The Loch Ness Monster

I visited the ethnology museum yesterday, which I found exceedingly interesting, although it does help if you go already armed with a certain knowledge of the tribes in Sudan. Quite surprisingly for Sudan, I found the museum extremely well-organised and logically thought-out. Here we are looking at the Dinka and Nuer tribes. Now we’ll move on to the Shilluk. Then we’ll have a few displays on the Baggara. I sought out the curator and complimented her on the design.

At the museum, whilst I was looking for the curator (or at least anyone that could speak English), I was introduced to an elderly ex-seaman. He approached me clutching the area above his heart with his right hand. Oh my God, I thought, he is going to have a heart-attack. Sure, I wanted to find someone that spoke English to me, but I certainly didn’t want to put anyone under so much pressure that they collapsed at my feet.

We talked a little about the tribes, though he hadn’t really studied them and therefore couldn’t really help with some research I am doing. He then lent towards me, in a conspiratorial fashion, and said in a low voice: “I want to ask you a question. About Scotland.”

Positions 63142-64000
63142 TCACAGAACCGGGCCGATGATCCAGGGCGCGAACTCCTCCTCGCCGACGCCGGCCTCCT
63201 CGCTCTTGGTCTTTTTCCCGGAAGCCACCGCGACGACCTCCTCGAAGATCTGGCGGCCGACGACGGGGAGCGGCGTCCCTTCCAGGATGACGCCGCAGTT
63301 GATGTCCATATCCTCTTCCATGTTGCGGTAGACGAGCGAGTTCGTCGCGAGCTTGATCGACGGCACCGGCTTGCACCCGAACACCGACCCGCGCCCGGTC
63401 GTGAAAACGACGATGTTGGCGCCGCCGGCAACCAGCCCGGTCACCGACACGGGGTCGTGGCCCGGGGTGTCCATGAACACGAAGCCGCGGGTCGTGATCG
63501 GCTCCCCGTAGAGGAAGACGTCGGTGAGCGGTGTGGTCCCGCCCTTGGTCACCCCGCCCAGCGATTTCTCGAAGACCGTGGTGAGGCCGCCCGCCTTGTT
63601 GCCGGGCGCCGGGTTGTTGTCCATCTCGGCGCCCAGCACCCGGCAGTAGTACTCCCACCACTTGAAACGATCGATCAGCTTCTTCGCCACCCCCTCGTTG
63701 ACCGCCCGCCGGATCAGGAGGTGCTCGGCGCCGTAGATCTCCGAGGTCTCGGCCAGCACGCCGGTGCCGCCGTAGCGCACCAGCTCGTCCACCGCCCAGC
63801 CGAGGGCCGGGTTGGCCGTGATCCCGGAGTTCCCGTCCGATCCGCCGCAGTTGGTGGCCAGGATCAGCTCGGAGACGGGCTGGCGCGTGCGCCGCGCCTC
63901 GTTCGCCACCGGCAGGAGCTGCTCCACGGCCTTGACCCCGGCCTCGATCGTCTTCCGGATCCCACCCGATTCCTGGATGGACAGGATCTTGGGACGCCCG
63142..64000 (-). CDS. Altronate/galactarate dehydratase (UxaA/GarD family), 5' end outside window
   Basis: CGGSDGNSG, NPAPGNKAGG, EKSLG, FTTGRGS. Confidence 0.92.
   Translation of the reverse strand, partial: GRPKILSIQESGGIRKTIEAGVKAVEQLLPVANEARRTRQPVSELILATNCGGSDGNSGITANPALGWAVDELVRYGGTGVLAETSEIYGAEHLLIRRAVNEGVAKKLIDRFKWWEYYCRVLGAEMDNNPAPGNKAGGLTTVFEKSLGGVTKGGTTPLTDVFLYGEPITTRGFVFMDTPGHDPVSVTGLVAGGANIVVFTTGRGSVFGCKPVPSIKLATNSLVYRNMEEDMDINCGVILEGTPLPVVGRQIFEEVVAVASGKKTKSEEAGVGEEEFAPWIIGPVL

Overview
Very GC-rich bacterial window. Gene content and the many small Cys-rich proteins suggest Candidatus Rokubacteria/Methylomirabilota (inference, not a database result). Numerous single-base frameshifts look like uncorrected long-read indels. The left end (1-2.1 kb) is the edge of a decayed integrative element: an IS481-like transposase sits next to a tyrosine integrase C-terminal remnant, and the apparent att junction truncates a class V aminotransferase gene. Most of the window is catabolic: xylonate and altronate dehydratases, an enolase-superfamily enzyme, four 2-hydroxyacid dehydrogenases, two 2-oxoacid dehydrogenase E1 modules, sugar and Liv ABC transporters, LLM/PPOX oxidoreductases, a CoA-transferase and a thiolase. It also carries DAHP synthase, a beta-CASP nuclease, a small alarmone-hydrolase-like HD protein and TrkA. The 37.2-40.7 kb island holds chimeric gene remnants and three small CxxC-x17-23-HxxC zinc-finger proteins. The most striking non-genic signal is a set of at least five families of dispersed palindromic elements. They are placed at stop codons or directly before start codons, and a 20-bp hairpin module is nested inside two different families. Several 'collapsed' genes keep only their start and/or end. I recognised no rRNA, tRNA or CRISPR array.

I nodded seriously.

“About the lakes in Scotland,” he said. “They have something in the lakes. A giant lizard or something. Have they caught it?”

“You mean the Loch Ness Monster?” I said.

“Yes, yes,” he said impatiently. “Have they caught it?”

It turns out that this seafaring gentleman had been in Scotland 35 years ago, and had travelled up to Scotland especially to see Loch Ness, following reports (which he clearly took quite seriously) that there was an oversized lizard swimming in its waters. I tried to explain to him that the existence of the Loch Ness Monster has still not yet been scientifically proven and that “some people think it does exist and some people think that it doesn’t.” But his limited Englishness or his stubbornness prevented him from listening to me properly.

“But have they caught it?” he insisted.

“No, they haven’t,” I sighed, defeated.

At this news, he seemed to go away happy.


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